Closing up the planking
These days everyone is focused on getting the hull ready for launch. In the last entry you saw some of the paint prep happening around the boat. But wait, there’s more. After all the stripper is applied, someone has to come along and scrape it off. Someone like Ali, for instance.
Or John and Maggie.
John has been painting houses with his dad since he was a kid, so he’s taking the lead on this project.
There’s still caulking to be done around the boat. Sometimes a plank will go in very tight and the caulking seam will disappear. Evie has identified some of these spots.
She then goes back with a dumbing iron. This looks a lot like a caulking iron, but it’s really just a thin wedge.
She drives this into the seam to open up a slight gap. This is enough to start caulking.
Once the seams have been caulked, the oakum (the top layer of caulking) gets a good soaking of primer paint. This is slow work, done with a stiff brush to really get the paint into the seam.
If the planks have dried and shrunk a bit, the caulking will be hawsed in further. Hawsing is the process of really driving the caulking hard into the plank seams, and it’s only done on big boats. Here are Jamie and Matt working along the starboard side.
One person holds the hawsing iron
in the caulking seam, and the other gives it a solid whack with a beetle.
You may recall that this was done earlier on the deck, using the same tools. Decks are particularly tough to keep watertight as the wood shrinks and swells with the sun and rain. Deck caulking has to be exceptionally tight.
As we approach launch day, we’ve brought on two professional caulkers, Frank
Before the caulkers get to an area, it’s assessed for plank shrinkage. If the planks have opened up too much, they get feathered to decrease the gap. John has been making feathers to go in these seams.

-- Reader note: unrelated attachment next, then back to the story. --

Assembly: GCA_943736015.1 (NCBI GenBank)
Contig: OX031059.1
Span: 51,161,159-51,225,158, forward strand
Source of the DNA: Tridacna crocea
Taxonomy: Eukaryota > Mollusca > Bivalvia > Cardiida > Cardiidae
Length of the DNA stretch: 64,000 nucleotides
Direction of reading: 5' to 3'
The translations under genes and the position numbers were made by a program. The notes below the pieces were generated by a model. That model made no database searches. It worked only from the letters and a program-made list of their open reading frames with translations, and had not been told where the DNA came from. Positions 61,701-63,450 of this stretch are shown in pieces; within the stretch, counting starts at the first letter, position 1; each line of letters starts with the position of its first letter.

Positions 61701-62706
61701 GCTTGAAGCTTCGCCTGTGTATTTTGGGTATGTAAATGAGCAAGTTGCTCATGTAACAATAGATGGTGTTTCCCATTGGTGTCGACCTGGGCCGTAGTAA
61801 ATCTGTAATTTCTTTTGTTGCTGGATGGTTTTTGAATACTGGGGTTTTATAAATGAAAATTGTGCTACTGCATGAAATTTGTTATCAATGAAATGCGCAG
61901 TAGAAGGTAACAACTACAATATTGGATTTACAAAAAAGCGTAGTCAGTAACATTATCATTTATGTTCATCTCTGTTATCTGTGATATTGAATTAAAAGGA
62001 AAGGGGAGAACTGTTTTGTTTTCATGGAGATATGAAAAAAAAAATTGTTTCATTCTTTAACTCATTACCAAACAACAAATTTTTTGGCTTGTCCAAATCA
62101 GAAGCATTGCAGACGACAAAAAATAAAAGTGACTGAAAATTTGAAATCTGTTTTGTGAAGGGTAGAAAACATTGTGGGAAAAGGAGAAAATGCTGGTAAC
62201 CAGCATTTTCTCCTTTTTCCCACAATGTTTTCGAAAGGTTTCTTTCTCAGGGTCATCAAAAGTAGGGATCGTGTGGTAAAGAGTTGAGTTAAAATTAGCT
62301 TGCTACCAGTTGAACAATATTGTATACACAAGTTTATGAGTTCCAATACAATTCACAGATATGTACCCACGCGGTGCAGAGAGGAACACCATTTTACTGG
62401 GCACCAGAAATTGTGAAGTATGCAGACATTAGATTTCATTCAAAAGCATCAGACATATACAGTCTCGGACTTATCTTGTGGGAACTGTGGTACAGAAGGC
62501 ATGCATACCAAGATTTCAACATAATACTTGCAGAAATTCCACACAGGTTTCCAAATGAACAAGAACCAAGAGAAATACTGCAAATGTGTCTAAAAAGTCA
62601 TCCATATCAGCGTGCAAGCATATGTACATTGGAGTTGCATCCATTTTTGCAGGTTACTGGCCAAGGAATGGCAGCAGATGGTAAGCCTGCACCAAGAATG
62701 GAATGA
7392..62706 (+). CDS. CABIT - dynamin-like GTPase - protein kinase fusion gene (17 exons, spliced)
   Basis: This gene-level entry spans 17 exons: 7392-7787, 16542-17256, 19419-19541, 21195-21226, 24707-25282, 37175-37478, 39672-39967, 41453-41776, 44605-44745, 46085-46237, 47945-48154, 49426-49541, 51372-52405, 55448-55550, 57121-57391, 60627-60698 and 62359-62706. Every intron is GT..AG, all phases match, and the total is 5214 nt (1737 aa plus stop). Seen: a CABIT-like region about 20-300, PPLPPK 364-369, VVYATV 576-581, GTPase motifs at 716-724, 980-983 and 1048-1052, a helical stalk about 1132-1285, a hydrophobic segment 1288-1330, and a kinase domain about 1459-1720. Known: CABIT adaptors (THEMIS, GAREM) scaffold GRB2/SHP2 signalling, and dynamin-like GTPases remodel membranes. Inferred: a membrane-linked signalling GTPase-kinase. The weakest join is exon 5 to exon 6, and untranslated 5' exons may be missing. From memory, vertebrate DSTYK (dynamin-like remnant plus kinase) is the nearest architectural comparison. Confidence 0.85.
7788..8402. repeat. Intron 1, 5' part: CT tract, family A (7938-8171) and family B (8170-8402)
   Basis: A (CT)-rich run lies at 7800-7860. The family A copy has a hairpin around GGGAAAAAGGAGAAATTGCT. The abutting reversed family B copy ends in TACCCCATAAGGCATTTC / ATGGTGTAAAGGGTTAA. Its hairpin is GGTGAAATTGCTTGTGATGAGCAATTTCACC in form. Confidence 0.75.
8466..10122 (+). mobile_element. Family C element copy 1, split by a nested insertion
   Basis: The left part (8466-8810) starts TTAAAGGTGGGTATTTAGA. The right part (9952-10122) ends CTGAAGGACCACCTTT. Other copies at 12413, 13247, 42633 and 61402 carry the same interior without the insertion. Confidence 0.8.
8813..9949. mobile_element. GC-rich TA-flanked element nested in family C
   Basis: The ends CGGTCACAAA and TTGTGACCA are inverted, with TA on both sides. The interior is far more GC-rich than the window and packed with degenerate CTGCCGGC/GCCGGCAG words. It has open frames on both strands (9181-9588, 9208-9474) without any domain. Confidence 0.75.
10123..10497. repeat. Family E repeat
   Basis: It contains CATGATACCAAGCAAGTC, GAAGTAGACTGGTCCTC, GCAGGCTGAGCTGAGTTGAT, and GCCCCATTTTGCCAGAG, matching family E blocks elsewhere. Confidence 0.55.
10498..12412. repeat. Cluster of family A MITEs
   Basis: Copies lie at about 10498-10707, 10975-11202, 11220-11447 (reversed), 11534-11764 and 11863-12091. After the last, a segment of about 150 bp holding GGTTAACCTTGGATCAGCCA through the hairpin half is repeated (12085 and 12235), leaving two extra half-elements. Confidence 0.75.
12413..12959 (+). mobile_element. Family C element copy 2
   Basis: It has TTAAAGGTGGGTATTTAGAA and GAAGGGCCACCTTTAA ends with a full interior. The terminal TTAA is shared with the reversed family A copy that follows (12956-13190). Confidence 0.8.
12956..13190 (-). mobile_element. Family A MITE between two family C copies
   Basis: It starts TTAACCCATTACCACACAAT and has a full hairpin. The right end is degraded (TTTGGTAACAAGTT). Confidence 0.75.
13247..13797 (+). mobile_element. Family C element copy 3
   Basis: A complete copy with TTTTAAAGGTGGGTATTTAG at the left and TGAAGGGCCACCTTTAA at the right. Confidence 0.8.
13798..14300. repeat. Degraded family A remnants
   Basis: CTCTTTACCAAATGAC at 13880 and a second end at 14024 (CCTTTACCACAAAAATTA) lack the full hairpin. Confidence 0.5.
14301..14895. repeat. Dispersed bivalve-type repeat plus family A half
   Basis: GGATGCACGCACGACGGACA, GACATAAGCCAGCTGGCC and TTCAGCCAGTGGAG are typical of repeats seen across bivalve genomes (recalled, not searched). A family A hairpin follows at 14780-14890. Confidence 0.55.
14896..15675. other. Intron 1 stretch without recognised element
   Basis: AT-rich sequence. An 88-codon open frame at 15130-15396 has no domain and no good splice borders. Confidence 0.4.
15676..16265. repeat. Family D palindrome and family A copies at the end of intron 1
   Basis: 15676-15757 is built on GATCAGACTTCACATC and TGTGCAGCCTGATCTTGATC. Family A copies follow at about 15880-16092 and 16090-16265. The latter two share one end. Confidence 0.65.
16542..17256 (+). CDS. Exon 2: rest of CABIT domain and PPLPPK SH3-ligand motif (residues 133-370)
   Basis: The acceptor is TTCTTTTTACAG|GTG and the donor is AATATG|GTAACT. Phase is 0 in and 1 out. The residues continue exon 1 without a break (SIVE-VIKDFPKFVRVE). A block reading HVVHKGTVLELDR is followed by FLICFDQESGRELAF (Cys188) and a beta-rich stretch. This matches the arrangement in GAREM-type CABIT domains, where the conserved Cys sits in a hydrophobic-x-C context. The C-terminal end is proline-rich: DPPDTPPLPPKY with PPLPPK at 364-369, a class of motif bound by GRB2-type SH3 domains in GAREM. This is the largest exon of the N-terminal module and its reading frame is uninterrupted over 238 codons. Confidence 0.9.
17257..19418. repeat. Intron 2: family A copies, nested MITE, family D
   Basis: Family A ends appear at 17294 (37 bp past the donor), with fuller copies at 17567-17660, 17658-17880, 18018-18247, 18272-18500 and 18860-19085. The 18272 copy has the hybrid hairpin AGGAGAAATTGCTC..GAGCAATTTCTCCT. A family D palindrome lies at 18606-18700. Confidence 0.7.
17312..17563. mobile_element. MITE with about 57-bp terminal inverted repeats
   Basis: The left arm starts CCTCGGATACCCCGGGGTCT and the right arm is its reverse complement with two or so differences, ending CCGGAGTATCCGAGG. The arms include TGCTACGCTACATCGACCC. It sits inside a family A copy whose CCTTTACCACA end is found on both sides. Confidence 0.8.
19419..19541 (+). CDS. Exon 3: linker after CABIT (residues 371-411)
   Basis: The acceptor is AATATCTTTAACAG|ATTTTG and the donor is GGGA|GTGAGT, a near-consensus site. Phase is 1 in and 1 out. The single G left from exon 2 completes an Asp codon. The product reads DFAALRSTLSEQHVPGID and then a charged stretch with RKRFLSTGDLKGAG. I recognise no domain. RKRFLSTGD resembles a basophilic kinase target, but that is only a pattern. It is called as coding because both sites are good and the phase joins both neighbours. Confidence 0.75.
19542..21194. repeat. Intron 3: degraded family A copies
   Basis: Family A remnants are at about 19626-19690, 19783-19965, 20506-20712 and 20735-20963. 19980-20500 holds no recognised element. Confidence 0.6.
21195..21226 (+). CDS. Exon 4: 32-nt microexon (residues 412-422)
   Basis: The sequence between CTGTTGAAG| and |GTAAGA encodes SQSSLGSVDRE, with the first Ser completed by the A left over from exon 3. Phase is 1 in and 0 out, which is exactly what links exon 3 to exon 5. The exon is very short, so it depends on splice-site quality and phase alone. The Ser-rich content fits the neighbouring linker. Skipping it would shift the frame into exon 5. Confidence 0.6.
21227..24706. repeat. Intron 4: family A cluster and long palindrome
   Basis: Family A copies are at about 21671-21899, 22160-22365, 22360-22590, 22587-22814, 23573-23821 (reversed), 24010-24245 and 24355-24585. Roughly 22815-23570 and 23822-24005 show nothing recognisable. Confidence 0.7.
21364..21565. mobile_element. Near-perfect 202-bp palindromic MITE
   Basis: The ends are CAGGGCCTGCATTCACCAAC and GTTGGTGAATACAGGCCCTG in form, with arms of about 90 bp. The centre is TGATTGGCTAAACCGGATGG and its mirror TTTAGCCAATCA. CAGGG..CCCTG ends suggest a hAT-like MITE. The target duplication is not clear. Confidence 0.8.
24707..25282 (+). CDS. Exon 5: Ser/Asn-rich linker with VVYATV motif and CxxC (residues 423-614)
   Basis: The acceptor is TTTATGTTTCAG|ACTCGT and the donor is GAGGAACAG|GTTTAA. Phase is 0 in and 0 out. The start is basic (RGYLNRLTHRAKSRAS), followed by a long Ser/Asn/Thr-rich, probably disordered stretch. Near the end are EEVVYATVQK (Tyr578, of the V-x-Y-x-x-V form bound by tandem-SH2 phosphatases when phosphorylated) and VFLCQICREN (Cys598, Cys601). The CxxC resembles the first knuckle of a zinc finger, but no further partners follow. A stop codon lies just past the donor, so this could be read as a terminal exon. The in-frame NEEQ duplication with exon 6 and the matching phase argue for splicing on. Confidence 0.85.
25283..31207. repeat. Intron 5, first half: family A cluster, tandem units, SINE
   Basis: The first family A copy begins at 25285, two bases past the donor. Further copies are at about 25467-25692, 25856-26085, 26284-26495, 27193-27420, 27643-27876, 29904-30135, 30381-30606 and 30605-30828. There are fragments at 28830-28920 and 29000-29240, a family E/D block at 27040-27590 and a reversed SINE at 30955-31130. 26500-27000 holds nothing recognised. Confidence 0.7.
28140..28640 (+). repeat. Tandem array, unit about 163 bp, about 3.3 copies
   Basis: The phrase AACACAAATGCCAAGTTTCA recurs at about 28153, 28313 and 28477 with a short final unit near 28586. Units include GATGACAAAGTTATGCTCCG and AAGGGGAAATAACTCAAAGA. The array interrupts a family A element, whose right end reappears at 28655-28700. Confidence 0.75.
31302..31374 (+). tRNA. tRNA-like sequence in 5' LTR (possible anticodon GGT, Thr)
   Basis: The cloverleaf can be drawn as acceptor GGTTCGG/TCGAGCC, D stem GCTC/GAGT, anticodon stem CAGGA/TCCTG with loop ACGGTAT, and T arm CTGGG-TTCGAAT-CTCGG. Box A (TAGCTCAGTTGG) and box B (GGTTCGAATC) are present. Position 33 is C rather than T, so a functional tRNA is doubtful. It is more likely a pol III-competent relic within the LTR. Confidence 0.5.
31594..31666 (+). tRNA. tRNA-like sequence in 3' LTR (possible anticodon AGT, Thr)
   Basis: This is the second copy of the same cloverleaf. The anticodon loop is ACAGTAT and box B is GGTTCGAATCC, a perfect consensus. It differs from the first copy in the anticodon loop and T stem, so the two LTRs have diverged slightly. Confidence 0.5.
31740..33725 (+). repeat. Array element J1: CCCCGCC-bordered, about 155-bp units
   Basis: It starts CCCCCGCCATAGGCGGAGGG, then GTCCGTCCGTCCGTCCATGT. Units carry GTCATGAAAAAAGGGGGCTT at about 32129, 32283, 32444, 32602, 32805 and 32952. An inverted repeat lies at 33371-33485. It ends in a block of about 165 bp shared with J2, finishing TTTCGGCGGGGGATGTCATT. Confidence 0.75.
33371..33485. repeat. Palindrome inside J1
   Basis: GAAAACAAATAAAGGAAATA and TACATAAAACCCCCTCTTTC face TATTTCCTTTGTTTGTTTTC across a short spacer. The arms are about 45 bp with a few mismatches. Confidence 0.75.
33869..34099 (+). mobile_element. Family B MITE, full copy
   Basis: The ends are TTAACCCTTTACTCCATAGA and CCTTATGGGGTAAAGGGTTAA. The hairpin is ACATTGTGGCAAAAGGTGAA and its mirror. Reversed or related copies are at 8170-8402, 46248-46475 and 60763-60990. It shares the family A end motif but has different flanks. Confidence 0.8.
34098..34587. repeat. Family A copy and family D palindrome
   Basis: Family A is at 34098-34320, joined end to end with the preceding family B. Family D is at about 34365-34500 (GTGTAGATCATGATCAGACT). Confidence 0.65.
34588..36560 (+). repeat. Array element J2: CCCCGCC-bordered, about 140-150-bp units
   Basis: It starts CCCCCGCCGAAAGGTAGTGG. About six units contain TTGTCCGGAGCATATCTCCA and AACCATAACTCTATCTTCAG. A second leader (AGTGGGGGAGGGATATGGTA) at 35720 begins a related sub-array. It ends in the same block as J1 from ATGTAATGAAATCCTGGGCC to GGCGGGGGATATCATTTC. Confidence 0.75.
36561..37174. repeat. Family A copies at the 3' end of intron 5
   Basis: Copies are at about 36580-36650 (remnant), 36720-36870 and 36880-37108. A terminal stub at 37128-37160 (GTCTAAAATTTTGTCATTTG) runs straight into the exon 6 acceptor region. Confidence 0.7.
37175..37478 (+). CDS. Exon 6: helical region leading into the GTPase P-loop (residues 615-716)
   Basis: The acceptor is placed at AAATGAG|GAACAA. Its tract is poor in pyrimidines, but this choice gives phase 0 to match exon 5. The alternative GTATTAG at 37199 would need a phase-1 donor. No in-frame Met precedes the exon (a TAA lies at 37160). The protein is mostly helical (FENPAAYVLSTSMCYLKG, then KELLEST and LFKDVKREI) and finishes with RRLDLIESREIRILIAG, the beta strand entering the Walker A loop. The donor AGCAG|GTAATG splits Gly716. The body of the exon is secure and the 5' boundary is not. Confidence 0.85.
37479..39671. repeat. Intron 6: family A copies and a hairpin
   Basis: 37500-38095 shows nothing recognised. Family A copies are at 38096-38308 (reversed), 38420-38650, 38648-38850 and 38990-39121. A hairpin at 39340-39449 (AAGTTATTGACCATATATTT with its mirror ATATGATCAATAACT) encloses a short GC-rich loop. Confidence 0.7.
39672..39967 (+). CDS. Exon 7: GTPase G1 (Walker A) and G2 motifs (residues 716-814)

Each seam is checked to make sure that the existing caulking is in good shape. If not, it’s pulled out (“reefed”) so that new caulking can be driven in. Here’s Kevin reefing seams along the port side.
You can see the old oakum on the staging at his feet. It almost looks like a barber shop.
There are fewer and fewer areas left to plank. The starbord aft quarter is just now buttoned up. Here’s with one plank left to go,
followed by the shutter.
You can see the amount of wedging and jacking required to bend and twist these thick (3 3/4″) planks around to the transom.
Walt has been working on the port aft quarter,
and he’s now buttoned that section up.
Rob and Phil help out with the plank jacks to twist and shove the plank in place.
And there we go, buttoned up.
Just one plank left amidships on the starboard side.
You can see the salt shelves there in between the frames.
Trevor has been working on the starboard bow. Early in the month he installed the top whale strake, the one with the bead along the top.
By last week, he had two planks to go.
and as of yesterday, this side is closed up.
Chris, Jeff, and Barry continue to press forward with the remaining planking.
Jeff was psyched when he found that his welding goggles had clear lens options. They now double as great eye protection when sawing.
Here’s a plank of Jeff’s going in on port amidships.
Chris has the port bow, and here’s Shelly helping install one of his recent planks.
Nice photobomb, Matt.
One trick that’s worked for pulling thick planks around the bend at the bow is to use a high strength cord attached to a comealong in the fo’c’sle.
You can see a steel pin pulled against the plank face in the above photo, and if you look just to the left of this, you can see the line extending from the inside of the plank towards the hull. What we do is anchor a comealong inside the boat, drill a small hole through the ceiling planking, and feed out a loop of spectra cord. This goes through a hole in the plank, and is captured by a steel pin. The person inside the boat then ratchets the plank in to the point where we can hold it in place with ring staffs.
I’ve mentioned how dramatic the spring light is in the shop. Here’s another example. Walt is working on his final stern plank in the foreground, while Roger works at the band saw and Shawn cuts trunnel stock on the rip saw.
More later, not so long a time gap this time, I promise!